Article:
The company’s five-year plan flirts with developing countries where emerging economies are demanding more sophisticated health care, safety and consumer products while at the same time making the company more efficient with new software, centralized processing centers, consolidated factories and improved customer service.

In March, 3M said it was “going to try and be more efficient and more focused on what they call business transformation, which is basically [achieving] operational excellence and doing what they do more efficiently and more profitably,” said Kevin Earley, co-manager of Mairs and Power Balance Fund that owns 3M stock. 3M has “revenue growth [goals], but this is more toward margins. We think they have taken a big step toward driving improved profitability going forward. And that is becoming kind of a big focus internally for the whole organization.”

Earley also pointed toward R&D spending, stock buybacks and 3M’s recent acquisition spree. Using 3M’s strong balance sheet for such actions “is positive and something [Thulin] has brought to 3M that is new from prior management,” he said.

3M spent $4.6 billion on five acquisitions last year after a two-year break from buying. Two of the deals, Capital Safety in Bloomington and Polypore Separation’s Membrana business, were billion-dollar deals.

And 3M’s not done. “I will be very open to any potential acquisition,” Thulin said.

Improvements at every level, from new products, new computer systems and the renovations of physical plants and offices, all contribute to growth, he said.

For example, 700 of 3M’s scientists now have a home at the new $150 million R&D lab in Maplewood that opened in March. A multimillion-dollar design center opened in July. Such investments are a “key competitive advantage,” Thulin said.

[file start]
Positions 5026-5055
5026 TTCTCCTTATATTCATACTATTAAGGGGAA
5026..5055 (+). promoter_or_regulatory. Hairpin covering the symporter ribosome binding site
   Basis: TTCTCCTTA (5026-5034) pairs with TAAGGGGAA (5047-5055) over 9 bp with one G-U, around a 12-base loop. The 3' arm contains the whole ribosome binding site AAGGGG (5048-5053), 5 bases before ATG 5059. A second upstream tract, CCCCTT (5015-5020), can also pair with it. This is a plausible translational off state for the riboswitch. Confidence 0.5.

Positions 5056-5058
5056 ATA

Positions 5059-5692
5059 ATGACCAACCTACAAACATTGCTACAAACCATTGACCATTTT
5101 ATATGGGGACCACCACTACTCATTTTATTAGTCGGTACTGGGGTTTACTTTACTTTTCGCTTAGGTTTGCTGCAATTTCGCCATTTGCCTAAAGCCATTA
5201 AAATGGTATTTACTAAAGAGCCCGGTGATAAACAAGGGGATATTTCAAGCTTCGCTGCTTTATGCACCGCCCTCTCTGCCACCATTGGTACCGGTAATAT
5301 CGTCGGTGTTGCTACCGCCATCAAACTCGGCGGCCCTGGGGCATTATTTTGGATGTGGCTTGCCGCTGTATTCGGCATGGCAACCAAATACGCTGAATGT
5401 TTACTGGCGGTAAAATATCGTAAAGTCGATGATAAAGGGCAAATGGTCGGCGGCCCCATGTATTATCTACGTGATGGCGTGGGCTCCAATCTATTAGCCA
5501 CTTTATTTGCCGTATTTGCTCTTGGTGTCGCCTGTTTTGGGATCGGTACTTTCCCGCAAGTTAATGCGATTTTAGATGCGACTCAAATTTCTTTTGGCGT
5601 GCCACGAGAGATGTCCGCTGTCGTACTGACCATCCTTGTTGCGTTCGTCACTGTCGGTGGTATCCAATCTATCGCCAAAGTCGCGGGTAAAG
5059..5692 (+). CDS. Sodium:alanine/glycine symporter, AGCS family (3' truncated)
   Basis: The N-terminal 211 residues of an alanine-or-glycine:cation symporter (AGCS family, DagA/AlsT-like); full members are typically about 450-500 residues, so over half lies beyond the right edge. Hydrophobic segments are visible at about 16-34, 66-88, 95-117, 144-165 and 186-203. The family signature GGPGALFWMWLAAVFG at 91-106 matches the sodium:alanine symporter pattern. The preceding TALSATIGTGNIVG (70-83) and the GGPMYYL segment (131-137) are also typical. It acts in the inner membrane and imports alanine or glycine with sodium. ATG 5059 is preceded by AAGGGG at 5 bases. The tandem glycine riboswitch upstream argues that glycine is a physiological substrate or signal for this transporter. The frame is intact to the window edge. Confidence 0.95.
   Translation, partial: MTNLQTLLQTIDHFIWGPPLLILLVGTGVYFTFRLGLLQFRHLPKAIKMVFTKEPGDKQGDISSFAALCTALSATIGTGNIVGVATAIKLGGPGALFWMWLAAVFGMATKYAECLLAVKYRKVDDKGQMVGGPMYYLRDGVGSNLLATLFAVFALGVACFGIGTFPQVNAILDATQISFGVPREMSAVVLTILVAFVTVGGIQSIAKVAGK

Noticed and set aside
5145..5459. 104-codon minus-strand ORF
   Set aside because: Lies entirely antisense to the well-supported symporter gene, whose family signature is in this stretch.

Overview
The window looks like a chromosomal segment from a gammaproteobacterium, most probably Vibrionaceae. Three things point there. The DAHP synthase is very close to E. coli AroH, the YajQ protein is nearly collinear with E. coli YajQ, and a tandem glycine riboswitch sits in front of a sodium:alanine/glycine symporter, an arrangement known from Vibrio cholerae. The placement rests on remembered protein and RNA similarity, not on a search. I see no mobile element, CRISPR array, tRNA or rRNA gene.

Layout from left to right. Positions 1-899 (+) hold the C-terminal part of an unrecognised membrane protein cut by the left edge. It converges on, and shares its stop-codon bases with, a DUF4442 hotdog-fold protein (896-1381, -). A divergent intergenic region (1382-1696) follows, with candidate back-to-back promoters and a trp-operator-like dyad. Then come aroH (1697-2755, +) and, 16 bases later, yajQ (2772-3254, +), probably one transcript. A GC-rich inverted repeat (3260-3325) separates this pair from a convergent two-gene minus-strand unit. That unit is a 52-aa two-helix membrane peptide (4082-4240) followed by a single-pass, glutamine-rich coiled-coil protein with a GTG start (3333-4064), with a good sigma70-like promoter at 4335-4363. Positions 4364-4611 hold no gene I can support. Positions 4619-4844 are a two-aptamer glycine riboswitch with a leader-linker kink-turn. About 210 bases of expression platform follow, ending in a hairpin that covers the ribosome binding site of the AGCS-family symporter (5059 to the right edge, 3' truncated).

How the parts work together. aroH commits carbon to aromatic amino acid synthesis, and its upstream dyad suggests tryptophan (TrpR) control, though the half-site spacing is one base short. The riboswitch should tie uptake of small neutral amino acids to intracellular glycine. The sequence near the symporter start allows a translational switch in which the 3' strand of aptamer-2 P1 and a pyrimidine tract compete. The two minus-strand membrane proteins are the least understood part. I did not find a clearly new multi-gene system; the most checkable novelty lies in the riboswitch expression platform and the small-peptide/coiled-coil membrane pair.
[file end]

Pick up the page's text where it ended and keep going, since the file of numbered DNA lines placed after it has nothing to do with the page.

“You will see we are constantly expanding and upgrading all our buildings,” he said. “We would like all our employees to work in a contemporary open environment or space. That is our objective. We spend a lot of money.”

Not all backbone improvements are as showy as the gleaming headquarter additions.

Last year, 3M rolled out an enterprise resource planning (ERP) computer system in Canada that tracks customer orders through each stage of manufacturing and delivery. This year 3M installed ERP in Germany, Scandinavia, the Netherlands, Austria, Switzerland, France and Belgium.

Already, “the benefits with ERP are big,” Thulin said. In Canada, where the company generates roughly $1 billion in sales, delivery times improved twofold and profitability margins increased 6 percent.

Earley expects similar results as 3M expands ERP to all its global operations. ERP “is going to help them be much more efficient in delivering products to customers, [and] help them focus on improving their margin structure even more,” he said. “3M definitely has an advantage over their peer group in that they earn much higher returns-on-capital than their peer group.”

CFO Nicholas Gangestad recently noted other efficiency investments involving new global service centers in Costa Rica, Poland and the Philippines plus new 3M “supply centers of enterprise” that just opened in Singapore, Switzerland and Panama. 3M is also belt-tightening in China. In other countries it’s moving some production from small to larger factories to cut costs.

Combined, all “business transformation” moves will siphon $500 million to $700 million from annual costs and cut inventory by another $500 million.